Background: Helicobacter pylori infection is regarded as the major cause of various gastric diseases and induces the production of several cytokines including interleukin-17 (IL-17) recently recognized as an important player in the mammalian immune system.
Objective: This review deals with the role of IL-17 on the H. pylori-induced infection and immunity in humans and experimental animals.
Results: H. pylori infection increases IL-17 in the gastric mucosa of humans and experimental animals. In humans, IL-17 induces the secretion of IL-8 by activating the ERK 1/2 MAP kinase pathway and the released IL-8 attracts neutrophils promoting inflammation. IL-23 is increased in patients with H. pylori-related gastritis and regulates IL-17 secretion via STAT3 pathway. Studies in H. pylori-infected mice indicate that IL-17 is primarily associated with gastric inflammation. The early events in the immune response of immunized and challenged mice include the recruitment of T cells and the production of IL-17. Neutrophil attracting chemokines are released, and the bacterial load is considerably reduced. IL-17 plays a dual role in infection and vaccination. In infection, T regulatory cells (Tregs) suppress the inflammatory reaction driven by IL-17 thereby favoring bacterial persistence. Immunization produces Helicobacter-specific memory T-helper cells that can possibly alter the ratio between T-helper 17 and Treg responses so that the IL-17-driven inflammatory reaction can overcome the Treg response leading to bacterial clearance.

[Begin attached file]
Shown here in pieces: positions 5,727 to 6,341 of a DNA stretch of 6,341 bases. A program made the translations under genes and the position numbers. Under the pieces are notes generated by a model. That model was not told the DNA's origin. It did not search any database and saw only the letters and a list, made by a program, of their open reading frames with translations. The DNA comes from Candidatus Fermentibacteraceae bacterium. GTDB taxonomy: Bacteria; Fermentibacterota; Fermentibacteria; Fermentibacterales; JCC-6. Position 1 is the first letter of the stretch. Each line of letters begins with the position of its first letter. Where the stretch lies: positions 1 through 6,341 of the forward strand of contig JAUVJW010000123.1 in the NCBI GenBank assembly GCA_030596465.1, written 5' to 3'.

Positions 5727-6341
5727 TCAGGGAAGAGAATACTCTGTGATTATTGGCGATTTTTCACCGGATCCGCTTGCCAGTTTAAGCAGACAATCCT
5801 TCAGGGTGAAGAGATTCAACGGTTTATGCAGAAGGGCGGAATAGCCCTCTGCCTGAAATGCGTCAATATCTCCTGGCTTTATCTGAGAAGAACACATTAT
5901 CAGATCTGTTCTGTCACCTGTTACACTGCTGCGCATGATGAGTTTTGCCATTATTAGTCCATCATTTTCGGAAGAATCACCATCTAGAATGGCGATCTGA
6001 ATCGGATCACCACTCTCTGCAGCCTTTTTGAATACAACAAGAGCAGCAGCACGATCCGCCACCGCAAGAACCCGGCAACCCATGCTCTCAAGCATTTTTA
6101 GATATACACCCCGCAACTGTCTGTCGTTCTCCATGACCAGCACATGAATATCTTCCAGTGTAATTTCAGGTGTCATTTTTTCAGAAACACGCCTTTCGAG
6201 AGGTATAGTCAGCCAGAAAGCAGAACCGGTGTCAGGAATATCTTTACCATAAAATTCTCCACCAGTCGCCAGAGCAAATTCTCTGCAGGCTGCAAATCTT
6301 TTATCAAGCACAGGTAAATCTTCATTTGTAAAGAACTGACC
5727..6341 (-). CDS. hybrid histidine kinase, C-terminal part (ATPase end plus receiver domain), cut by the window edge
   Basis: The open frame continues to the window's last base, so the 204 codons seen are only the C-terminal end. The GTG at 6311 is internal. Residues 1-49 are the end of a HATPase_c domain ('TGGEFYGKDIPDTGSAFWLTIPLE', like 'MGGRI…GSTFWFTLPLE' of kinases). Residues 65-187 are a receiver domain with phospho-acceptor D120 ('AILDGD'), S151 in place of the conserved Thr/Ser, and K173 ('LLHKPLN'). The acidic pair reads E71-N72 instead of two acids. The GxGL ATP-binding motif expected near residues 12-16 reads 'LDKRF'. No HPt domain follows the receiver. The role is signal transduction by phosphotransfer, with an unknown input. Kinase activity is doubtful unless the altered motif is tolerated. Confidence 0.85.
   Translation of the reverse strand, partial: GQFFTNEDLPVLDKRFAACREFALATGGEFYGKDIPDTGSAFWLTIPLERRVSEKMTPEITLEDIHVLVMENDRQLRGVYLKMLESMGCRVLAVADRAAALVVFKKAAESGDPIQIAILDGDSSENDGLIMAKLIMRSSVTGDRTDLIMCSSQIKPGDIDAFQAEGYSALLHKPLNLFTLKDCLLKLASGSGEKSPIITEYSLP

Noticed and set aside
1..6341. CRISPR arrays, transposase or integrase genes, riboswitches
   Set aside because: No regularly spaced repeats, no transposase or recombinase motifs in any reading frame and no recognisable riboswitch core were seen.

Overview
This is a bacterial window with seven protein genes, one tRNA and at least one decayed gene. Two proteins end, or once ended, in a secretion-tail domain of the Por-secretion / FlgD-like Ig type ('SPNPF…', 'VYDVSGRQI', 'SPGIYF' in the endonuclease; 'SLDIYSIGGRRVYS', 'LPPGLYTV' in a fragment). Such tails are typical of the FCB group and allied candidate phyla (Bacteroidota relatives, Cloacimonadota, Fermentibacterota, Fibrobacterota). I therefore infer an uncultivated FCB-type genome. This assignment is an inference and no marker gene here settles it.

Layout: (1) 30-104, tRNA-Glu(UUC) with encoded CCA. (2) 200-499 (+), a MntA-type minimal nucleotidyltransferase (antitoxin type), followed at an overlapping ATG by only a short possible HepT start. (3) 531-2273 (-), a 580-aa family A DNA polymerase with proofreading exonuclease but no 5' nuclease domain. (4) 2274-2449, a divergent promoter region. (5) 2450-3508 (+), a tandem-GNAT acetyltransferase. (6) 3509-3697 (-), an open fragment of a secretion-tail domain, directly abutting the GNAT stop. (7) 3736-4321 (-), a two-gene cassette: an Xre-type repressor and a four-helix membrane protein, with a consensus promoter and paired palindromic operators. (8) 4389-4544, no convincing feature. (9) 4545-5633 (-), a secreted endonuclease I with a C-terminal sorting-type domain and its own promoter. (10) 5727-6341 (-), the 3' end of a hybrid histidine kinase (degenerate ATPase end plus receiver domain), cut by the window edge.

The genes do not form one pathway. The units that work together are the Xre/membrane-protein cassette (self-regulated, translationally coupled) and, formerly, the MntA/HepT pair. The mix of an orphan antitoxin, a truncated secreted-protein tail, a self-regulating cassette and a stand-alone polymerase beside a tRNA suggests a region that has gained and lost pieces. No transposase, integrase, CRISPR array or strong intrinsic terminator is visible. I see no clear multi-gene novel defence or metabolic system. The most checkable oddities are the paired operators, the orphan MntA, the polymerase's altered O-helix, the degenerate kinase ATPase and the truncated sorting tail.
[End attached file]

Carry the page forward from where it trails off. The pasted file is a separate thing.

Conclusion: IL-17 plays an important role in H. pylori-related gastritis and in the reduction of Helicobacter infection in mice following immunization.